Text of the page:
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3 ways to reel in diners with seafood-focused bar snacks

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From shrimp cocktail to fried calamari, seafood has long been a staple on starter menus. As more consumers clamor for fish, shellfish and other sea-dwelling proteins, there’s an opportunity for operators to expand their menu and increase sales with seafood-heavy bar snacks. More than 40% of consumers note that they would like more full-service restaurants to offer small plates, finds Technomic’s 2017 Starters, Small Plates & Sidesreport, so the time is right to make the move to seafood.

Menu diverse seafood options

Guests are most likely to order salmon, shrimp and tuna, the top three most popular seafood menu items, according to Technomic’s 2017 Center of the Plate: Seafood & Vegetarianreport.

It’s a fantastic idea to keep those proteins on the menu to cater to customers who don’t want to stray from their favorites, but there’s an increasing desire of patrons to want to try something new and a little exotic.

Bar snacks provide a perfect opportunity for guests to do just that. Because they’re smaller than standard menu items and often lower in cost, customers are frequently willing to take a chance on an unfamiliar flavor or protein. It might be a type of fish that isn’t common, such as Hoki, or a paired flavor that’s unexpected. Ethnic flavors, such as miso, saffron and Hawaiian, are growing rapidly in popularity, while grapefruit, Meyer lemon, Daikon and pear are in the introductory level of growth, according to the Center of the Plate: Seafood & Vegetarian report.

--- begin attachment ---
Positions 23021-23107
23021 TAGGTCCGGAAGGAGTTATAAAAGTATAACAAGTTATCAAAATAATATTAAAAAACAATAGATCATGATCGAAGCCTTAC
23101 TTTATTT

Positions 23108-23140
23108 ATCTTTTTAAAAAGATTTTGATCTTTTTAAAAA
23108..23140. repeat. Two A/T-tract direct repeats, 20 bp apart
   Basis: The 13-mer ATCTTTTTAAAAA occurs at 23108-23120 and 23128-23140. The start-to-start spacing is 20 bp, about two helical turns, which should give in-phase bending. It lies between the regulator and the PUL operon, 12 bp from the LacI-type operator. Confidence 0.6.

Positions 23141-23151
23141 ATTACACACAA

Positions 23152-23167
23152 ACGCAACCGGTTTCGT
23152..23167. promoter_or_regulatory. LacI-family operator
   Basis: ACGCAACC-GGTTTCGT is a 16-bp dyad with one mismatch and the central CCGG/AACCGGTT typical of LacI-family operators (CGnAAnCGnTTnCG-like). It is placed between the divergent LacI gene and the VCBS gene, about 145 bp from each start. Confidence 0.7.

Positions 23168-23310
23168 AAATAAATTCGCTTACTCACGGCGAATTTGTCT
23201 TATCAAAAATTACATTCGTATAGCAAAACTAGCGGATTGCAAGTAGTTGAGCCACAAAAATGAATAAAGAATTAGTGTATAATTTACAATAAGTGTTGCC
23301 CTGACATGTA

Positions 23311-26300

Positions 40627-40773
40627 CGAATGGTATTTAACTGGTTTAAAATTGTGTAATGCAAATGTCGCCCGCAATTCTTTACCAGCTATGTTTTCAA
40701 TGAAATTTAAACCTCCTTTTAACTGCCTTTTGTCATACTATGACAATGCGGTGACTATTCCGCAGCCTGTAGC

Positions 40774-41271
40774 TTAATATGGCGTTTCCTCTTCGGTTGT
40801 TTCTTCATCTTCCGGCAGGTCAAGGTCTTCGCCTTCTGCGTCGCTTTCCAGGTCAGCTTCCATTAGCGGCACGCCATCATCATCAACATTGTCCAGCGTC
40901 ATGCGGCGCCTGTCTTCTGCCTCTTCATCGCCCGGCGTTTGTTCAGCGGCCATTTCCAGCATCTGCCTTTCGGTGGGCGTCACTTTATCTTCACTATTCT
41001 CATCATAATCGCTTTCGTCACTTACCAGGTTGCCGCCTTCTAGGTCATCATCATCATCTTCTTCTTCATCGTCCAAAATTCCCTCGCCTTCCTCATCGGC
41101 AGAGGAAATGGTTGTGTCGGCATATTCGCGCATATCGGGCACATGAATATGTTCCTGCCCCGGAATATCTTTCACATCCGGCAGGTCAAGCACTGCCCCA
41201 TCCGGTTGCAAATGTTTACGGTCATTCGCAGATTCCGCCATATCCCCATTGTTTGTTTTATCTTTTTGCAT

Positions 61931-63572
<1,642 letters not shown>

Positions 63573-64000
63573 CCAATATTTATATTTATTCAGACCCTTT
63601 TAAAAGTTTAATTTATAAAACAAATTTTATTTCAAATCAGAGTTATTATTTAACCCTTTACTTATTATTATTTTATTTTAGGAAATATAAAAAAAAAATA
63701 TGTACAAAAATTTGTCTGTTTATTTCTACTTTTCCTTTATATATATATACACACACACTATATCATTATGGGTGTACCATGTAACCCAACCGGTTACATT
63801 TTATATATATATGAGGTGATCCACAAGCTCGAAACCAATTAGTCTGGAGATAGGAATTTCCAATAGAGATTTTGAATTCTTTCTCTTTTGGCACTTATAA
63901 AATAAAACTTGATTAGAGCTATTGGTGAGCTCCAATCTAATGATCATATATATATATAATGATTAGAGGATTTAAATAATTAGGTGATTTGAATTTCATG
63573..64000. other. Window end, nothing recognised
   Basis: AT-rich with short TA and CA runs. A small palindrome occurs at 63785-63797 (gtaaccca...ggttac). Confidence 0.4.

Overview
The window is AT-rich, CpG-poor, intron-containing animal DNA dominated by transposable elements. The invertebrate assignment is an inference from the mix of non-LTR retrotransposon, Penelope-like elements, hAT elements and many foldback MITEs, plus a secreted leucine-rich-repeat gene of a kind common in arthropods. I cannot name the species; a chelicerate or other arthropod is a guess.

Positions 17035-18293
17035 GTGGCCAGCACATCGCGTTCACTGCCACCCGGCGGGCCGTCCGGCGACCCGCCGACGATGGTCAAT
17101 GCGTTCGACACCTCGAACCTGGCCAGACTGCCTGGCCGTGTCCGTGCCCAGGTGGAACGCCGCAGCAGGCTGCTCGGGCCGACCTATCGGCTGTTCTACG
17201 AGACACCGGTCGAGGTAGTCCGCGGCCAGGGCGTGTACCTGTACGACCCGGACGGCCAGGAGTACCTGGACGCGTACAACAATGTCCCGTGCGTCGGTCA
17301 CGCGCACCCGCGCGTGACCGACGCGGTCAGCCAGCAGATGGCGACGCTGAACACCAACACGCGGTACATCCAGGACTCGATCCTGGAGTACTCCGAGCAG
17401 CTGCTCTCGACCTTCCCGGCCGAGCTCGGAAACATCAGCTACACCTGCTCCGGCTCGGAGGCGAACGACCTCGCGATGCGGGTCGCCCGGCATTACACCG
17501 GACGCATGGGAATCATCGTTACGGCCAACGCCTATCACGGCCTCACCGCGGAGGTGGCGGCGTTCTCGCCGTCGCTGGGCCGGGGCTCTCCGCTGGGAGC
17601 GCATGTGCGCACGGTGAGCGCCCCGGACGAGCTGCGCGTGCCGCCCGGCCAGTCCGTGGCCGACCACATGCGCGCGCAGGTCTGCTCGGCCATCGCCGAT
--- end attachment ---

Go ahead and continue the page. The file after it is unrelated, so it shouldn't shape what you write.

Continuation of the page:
Pair comfort foods with the unfamiliar

The fastest-growing seafood dishes on menu today are rice dishes that have Asian or Spanish influences, according to the Center of the Plate report. Similarly, a number of restaurants have added sliders to bar snack menus—sliders that feature a seafood burger rather than one featuring beef, poultry or pork.

A customer that sees a familiar term such as “rice bowl” or “burger” in a menu item description may be tempted to try an unfamiliar option in that category, such as a shrimp burger or poke and rice bowl with raw seafood and fresh vegetables. Casual restaurant Yard House has tapped into the poke bowl trend, riffing on it by creating poke nachos—a combination of marinated raw ahi tuna, avocado, serrano peppers, nori, green onions and Sriracha aioli atop a pile of crispy wontons.

Play up the health aspect

Technomic’s Center of the Plate report on seafood finds that 58% of consumers consider seafood to be healthier than beef or pork, and 43% say they think it’s more healthful than chicken or turkey. Bar snacks are also often smaller than standard menu items, meaning they’re inherently calorie-controlled—often a plus for health-conscious consumers.

Additionally, customers are frequently increasing their consumption of vegetables, so there’s an opportunity to pair the healthy nature of seafood with produce. At PF Chang’s, the happy hour and appetizer menus feature Tempura Calamari and Vegetables, which combines crispy calamari with colorful vegetables such as bell pepper and carrots and a Sriracha honey dipping sauce. There’s something about that union of lean protein, healthy vegetables and a little bit of sweet-and-spice in the dipping sauce that allows a customer to feel like they’ve made the right choice.

For operators looking to boost sales of seafood on bar menus, offering familiar flavors, fresh produce and unique ingredients and formats is the perfect way to do so.

This post is sponsored by High Liner Foods

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